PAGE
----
Palpitations plague your pulse; your hands are cold and clammy. No, the new intern at your hair salon didn’t just accidentally slice off your bangs exactly one week before your dream wedding in Italy—but the anxiety levels are close.
You are about to become a real estate investor, which for many people, seems like a far-fetched dream, one that is out of reach, by all accounts. Hey, it’s big, and that makes it scary. Most of all, however, would-be land investors grapple with a common mental block: they think they can’t afford it. What they don’t realize is that the opportunity may already be in their hands.
If you have an IRA, you don’t need cash to invest in real estate.
That’s right. Many investors are buying land using their under-performing IRA accounts. It isn’t quite as simple as going through a big company like Fidelity or Morgan Stanley—but it’s close. Since you will own the dirt, in most cases, you’ll need to open a self-directed IRA in order to invest in alternative options. And, to do that, you’ll need a self-directed IRA custodian who can hold the new land as an asset in your account. The process is simple: identify the custodian you would like to use, open a new account, and transfer funds into it. As long as you follow the guidelines, there are no tax consequences or penalties involved in making the switch.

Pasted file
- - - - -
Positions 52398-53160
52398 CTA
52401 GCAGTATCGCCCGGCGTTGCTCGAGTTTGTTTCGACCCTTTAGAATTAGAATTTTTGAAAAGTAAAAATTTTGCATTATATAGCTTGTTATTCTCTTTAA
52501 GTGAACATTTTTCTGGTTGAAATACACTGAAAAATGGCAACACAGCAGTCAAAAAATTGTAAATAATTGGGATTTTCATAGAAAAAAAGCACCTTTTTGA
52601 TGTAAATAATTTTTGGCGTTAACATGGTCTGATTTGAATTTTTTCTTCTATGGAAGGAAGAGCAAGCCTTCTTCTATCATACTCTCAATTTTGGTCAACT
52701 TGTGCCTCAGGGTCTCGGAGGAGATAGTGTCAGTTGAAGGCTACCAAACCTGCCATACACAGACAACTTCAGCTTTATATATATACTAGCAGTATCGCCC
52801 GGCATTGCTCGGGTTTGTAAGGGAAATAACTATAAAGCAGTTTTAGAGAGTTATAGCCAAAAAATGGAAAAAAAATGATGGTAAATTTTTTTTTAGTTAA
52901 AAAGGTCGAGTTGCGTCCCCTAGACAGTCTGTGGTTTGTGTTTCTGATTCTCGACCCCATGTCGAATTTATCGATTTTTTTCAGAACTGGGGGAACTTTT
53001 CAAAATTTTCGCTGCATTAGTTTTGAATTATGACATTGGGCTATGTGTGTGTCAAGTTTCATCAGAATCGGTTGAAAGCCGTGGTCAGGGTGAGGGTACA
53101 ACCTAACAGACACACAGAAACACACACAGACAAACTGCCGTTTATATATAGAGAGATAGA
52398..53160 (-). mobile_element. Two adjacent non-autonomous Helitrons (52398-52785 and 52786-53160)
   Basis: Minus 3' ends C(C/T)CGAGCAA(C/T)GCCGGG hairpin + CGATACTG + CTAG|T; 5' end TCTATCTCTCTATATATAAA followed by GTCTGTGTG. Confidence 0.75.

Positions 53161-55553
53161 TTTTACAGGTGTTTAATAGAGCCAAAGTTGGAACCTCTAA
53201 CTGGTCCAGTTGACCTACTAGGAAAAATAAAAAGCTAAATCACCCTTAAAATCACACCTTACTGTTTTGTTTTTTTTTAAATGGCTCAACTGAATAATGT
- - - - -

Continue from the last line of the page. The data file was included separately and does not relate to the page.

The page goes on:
By contrast, there are several seductive benefits to becoming a real estate investor with your self-directed IRA.
A penny saved: When you invest in land with a self-directed IRA, there is zero cash out of your pocket. None! You can invest without spending a single extra dime.
The grass is greener: Odds are you are probably not getting the investment returns that you were used to getting from your traditional IRA back in the early 2000s. You might be looking for alternative ways to invest right about now, and this is a great way to do it.
Tax free (or close): Depending on the type of IRA you have, you can defer or eliminate taxes on the growth of your land investment. Growth in a Roth IRA, for example, will be tax free if you follow the IRS guidelines. Foolproof? Perhaps. Still, you should always consult with your tax advisor or self-directed IRA associate to see if using your IRA account to invest in land is the best option for you. And remember, it rarely hurts to diversify. Many land investors own properties in both cash and in their IRAs, which gives them access to their profits at different times, based on their age and specific needs. The options are there—it’s just a matter of exploring them.
This entry was originally published on November 16, 2015.
This guest post was contributed by Girls Guide to Real Estate & edited for clarity